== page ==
1. Reiner Z, Catapano AL, De Backer G et al. ESC/EAS guidelines for the management of dyslipidaemias: the Task Force for the management of dyslipidaemias of the European Society of Cardiology (ESC) and the European Atherosclerosis Society (EAS). Eur Heart J 2011;32:1769–818. http://dx.doi.org/10.1093/eurheartj/ehr158
2. Genest JJ Jr, Martin-Munley SS, McNamara JR et al. Familial lipoprotein disorders in patients with premature coronary artery disease. Circulation 1992;85:2025–33.
3. Versmissen J, Oosterveer DM, Yazdanpanah M, Defesche JC, Basart DCG, Liem AH, et al. Efficacy of statins in familial hypercholesterolaemia: a long term cohort study. BMJ 2008;337:a2423.
4. National Collaborating Centre for Primary Care. CG71 Familial hypercholesterolaemia: full guideline. Identification and management of familial hypercholesterolaemia (FH). August 2008. Available from: http://guidance.nice.org.uk/CG71/Guidance/pdf/English [accessed 13 December 2011].
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8. Civeira F, Castillo S, Alonso R et al.; Spanish Familial Hypercholesterolemia Group. Tendon xanthomas in familial hypercholesterolemia are associated with cardiovascular risk independently of the low-density lipoprotein receptor gene mutation. Arterioscler Thromb Vasc Biol 2005;25:1960–5. http://dx.doi.org/10.1161/01.ATV.0000177811.14176.2b
9. Department of Health. Cardiovascular disease outcomes strategy. London: Department of Health, 2013. http://www.dh.gov.uk/publications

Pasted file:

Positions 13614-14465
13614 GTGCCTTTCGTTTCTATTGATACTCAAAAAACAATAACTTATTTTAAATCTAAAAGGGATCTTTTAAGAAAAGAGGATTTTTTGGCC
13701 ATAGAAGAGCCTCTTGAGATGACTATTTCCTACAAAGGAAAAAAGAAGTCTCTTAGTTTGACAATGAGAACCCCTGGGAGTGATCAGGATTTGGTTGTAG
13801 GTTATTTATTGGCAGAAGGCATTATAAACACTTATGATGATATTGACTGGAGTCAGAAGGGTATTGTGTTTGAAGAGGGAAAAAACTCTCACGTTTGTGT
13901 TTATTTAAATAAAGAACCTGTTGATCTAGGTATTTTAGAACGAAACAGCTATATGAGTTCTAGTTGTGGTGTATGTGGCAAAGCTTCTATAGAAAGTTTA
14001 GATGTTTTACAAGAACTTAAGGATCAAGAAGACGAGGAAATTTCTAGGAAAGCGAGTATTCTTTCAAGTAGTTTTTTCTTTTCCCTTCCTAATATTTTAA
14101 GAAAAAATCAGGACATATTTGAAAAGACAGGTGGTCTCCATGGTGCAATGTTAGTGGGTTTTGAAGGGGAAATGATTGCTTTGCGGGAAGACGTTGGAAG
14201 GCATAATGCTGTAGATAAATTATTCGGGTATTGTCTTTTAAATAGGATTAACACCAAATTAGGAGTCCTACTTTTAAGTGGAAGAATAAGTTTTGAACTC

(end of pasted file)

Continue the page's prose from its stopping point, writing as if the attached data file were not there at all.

10. National Institute for Health and Care Excellence. Familial hypercholesterolaemia. NICE quality standard 41. London: NICE, 2013. www.nice.org.uk/guidance/qs41
11. Pears R, Griffin M, Watson M. The reduced cost of providing a nationally recognised service for familial hypercholesterolaemia. Open Heart 2014;1:e000015. http://dx.doi.org/10.1136/openhrt-2013-000015
12. Blom DJ, O’Neill FH, Marais AD. Screening for dysbetalipoproteinemia by plasma cholesterol and apolipoprotein B concentrations. Clin Chem [Internet] 2005;51:904–7.
13. Christoffersen M, Frikke-Schmidt R, Schnohr P et al. Xanthelasmata, arcus corneae, and ischaemic vascular disease and death in general population: prospective cohort study. BMJ 2011;343:d5497. http://dx.doi.org/10.1136/bmj.d5497
14. National Institute for Health and Care Excellence. Lipid modification: cardiovascular risk assessment and the modification of blood lipids for the primary and secondary prevention of cardiovascular disease. London: NICE, 2014. www.nice.org.uk/guidance/cg181
15. The Emerging Risk Factors Collaboration. Major lipids, apolipoproteins, and risk of vascular disease. JAMA 2009;302:1993–2000. http://dx.doi.org/10.1001/jama.2009.1619
16. Nordestgaard BG, Chapman MJ, Humphries SE et al. Familial hypercholesterolaemia is underdiagnosed and undertreated in the general population: guidance for clinicians to prevent coronary heart disease: consensus statement of the European Atherosclerosis Society. Eur Heart J 2013;34:3478-90a. http://dx.doi.org/10.1093/eurheartj/ehj273
Watts GF, Gidding S, Wierzbicki AS et al. Integrated guidance on the care of familial hypercholesterolaemia from The international FH Foundation. Int J Cardiol 2014;171:300-325. http://dx.doi.org/10.1016/j.ijcard.2013.11.025 Epub 2013 Nov 20.